Zimbabwe’s Migrants and South Africa’s Border Farms

The Roots of Impermanence
Author(s):
  • Publication Date: April 2016
  • Dimensions and Pages: 234 x 156 mm, 24 b/w illus. 2 maps, 270 pp
  • Paperback EAN: 978-1-86814-963-6
  • Rights: SADC and Kenya
  • Recommended Price (ZAR): 350.00

 

During the Zimbabwean crisis, millions crossed through the apartheidera border fence, searching for ways to make ends meet. Maxim Bolt explores the lives of Zimbabwean migrant labourers, of settled black farm workers and their dependants, and of white farmers and managers, as they intersect on the border between Zimbabwe and South Africa. Focusing on one farm, this book investigates the role of a hub of wage labour in a place of crisis. A close ethnographic study, it addresses the complex, shifting labour and life conditions in northern South Africa’s agricultural borderlands. Underlying these challenges are the Zimbabwean political and economic crisis of the 2000s and the intensifi ed pressures on commercial agriculture in South Africa following market liberalization and post-apartheid land reform. But, amidst uncertainty, farmers and farm workers strive for stability. The farms on South Africa’s margins are centers of gravity, islands of residential labour in a sea of informal arrangements.

In precise, limpid prose, Maxim Bolt brings to life the human ecology of a border farm. Ever alert to the counterintuitive, he shows how stability is fashioned in the midst of the unstable, and how work organises life in a time of mass unemployment. The monograph sheds light on new and important social processes. It is a significant achievement.
— Jonny Steinberg, Author of A Man of Good Hope

Ethnographies of labour and social life on large-scale farming enterprises anywhere in the world, and certainly on the African continent (including South Africa), are remarkably few and far between. Bolt’s study will stand out immediately and very prominently in the anthropology of large-scale farms and plantations regionally and globally.
— Eric Worby, University of the Witwatersrand

A thoughtfully structured and beautifully written book which … deserves to be widely read and appreciated. The book is at a unique intersection of a number of scholarly fi elds, namely labour studies, agrarian studies, border studies, and displacement and migration studies besides the broader discipline of economic anthropology.
— Amanda Hammar, University of Copenhagen

Maps and Figures page
Acknowledgements
List of Key Characters
Chapter 1. Introduction: Labour and Fragmentation on the Limpopo River
Chapter 2. ‘It’s in Our Blood, It’s in Our Skin’: Success, Failure, and Self-Suffi ciency in Border Farming
Chapter 3. Behind the Mountain: Core, Periphery, and Control in the Limpopo Valley
Chapter 4. Producing Permanence: Employment and Domesticity in the Black Workforce
Chapter 5. Reimagining Men: Middle-Class Farm Workers and the Zimbabwean Crisis
Chapter 6. Management’ or ‘Paternalism’?: Race and Registers of Labour Hierarchy
Chapter 7. Scaling Up: The Farms and the Border Economy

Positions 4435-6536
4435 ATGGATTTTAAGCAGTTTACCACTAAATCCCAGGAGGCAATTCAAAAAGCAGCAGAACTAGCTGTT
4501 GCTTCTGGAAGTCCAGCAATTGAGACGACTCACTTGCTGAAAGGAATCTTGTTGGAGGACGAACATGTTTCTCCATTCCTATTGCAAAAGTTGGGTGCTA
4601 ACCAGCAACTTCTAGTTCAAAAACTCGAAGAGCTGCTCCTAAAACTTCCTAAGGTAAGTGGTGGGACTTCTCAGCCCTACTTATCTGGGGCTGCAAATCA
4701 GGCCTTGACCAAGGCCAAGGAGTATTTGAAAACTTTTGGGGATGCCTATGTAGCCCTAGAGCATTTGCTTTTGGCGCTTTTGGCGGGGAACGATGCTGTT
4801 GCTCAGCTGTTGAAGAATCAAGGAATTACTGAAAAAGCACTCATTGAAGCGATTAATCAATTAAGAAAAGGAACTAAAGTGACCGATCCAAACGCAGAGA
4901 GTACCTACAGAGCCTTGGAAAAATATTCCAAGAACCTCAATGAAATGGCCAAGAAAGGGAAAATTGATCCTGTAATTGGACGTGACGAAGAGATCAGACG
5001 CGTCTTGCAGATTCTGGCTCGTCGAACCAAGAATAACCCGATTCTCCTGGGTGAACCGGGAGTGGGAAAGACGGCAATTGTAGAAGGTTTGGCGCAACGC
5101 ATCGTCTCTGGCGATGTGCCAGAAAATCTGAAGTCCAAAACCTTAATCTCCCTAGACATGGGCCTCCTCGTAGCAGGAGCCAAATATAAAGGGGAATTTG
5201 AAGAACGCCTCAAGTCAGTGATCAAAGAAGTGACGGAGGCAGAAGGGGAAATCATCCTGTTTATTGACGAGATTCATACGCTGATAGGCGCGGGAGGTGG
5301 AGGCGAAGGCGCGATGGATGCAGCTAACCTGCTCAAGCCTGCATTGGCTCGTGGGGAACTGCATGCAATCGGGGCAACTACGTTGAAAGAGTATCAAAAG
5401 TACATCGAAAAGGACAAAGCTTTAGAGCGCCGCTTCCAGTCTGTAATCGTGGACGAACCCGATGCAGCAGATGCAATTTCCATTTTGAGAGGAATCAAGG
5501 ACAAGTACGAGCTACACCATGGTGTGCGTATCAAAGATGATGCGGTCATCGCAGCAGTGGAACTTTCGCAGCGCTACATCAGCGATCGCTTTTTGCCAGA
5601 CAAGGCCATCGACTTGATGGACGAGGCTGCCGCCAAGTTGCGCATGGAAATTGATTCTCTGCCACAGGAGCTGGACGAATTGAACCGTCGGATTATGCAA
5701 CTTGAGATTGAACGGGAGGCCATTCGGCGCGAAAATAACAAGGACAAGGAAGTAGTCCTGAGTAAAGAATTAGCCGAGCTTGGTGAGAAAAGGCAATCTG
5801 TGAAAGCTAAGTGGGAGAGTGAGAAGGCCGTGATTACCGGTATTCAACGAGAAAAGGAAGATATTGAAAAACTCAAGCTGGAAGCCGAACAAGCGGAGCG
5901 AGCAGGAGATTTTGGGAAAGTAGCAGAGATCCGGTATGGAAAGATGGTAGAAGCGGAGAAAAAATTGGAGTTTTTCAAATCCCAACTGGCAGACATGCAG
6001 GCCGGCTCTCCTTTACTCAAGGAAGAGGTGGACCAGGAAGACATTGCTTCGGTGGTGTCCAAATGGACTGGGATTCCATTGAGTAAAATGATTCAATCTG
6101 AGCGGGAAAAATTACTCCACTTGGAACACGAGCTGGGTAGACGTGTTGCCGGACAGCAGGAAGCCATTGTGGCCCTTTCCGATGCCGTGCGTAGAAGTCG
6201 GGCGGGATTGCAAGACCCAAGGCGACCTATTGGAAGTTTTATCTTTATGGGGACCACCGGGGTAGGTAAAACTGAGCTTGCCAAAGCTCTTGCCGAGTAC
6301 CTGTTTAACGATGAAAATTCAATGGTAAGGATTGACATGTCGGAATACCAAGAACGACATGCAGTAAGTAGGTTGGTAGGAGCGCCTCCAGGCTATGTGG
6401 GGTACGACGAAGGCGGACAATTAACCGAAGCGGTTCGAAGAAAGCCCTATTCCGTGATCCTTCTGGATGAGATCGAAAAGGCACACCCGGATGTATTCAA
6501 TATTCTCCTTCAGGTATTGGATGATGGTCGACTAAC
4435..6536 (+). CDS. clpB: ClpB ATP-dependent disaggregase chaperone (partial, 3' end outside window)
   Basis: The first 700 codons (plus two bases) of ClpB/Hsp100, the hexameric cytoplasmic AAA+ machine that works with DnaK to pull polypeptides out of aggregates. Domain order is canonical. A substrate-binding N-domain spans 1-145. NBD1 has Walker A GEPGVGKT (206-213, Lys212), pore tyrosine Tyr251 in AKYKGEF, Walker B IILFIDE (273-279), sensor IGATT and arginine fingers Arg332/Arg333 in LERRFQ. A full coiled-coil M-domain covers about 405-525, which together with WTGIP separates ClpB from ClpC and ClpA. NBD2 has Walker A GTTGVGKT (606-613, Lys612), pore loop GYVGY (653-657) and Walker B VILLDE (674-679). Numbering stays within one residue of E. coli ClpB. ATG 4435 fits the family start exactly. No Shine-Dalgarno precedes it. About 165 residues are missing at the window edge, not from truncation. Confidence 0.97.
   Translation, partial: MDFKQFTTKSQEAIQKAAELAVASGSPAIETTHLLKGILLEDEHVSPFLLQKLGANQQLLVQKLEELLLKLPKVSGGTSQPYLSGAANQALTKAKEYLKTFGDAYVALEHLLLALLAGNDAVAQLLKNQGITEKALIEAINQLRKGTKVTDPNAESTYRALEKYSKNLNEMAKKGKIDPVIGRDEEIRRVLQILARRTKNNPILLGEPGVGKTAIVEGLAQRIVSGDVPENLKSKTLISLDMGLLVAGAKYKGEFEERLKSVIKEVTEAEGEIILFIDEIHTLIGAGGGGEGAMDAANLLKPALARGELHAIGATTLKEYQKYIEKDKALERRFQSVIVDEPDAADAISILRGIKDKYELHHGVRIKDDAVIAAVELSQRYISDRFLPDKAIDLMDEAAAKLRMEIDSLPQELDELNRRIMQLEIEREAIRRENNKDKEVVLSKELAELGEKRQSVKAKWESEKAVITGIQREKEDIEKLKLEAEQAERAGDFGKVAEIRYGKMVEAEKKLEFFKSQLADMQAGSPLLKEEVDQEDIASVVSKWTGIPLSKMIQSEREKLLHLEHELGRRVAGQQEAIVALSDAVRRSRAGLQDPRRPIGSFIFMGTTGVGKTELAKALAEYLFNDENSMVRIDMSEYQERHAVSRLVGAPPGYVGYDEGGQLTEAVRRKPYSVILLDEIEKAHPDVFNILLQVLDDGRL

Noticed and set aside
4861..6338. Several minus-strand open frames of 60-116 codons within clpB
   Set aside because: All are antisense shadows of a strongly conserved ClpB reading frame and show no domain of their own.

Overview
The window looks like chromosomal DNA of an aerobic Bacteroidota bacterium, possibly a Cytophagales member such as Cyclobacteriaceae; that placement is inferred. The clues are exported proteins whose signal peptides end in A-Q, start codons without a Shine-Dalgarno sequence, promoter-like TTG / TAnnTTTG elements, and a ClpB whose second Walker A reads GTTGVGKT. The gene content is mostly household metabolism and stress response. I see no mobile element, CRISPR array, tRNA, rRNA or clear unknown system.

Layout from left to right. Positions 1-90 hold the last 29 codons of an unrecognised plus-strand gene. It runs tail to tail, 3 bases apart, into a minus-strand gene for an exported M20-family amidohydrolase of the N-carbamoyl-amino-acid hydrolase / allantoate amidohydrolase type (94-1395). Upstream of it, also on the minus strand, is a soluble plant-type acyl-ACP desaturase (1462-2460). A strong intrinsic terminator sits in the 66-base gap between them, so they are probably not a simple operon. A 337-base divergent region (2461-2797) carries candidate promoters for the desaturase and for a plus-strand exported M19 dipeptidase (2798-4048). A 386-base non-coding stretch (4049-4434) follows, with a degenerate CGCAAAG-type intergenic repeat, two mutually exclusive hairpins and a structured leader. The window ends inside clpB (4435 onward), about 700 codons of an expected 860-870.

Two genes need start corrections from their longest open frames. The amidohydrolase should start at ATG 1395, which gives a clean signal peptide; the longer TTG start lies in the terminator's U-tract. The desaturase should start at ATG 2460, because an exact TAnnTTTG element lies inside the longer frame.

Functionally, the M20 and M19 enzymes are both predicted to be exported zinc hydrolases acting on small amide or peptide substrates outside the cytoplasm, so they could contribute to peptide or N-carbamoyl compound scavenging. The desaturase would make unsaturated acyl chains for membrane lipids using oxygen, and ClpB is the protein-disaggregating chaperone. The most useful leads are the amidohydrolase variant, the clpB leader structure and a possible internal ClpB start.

Chapter 8. Conclusion: Between Production and Fragmentation
References
Index

Maxim Bolt is a Lecturer in Anthropology and African Studies at the University of Birmingham and a Research Associate at the Wits Institute for Social and Economic Research (WISER), University of the Witwatersrand. His doctoral thesis, on whose research this monograph draws, was awarded runner-up in the biennial Audrey Richards Prize by the African Studies Association of the UK.

In precise, limpid prose, Maxim Bolt brings to life the human ecology of a border farm. Ever alert to the counterintuitive, he shows how stability is fashioned in the midst of the unstable, and how work organises life in a time of mass unemployment. The monograph sheds light on new and important social processes. It is a significant achievement.
— Jonny Steinberg, Author of A Man of Good Hope

Ethnographies of labour and social life on large-scale farming enterprises anywhere in the world, and certainly on the African continent (including South Africa), are remarkably few and far between. Bolt’s study will stand out immediately and very prominently in the anthropology of large-scale farms and plantations regionally and globally.
— Eric Worby, University of the Witwatersrand

A thoughtfully structured and beautifully written book which … deserves to be widely read and appreciated. The book is at a unique intersection of a number of scholarly fi elds, namely labour studies, agrarian studies, border studies, and displacement and migration studies besides the broader discipline of economic anthropology.
— Amanda Hammar, University of Copenhagen

NEWS – 22/08/2016 – Zimbabwe’s Migrants and South Africa’s Border Farms is shortlisted for the inaugural award of the ASAUK Fage & Oliver Prize. The prize is awarded biennially to the author of an outstanding original scholarly work published on Africa during the preceding two years. http://www.asauk.net/the-fage-and-oliver-prize/

 

 

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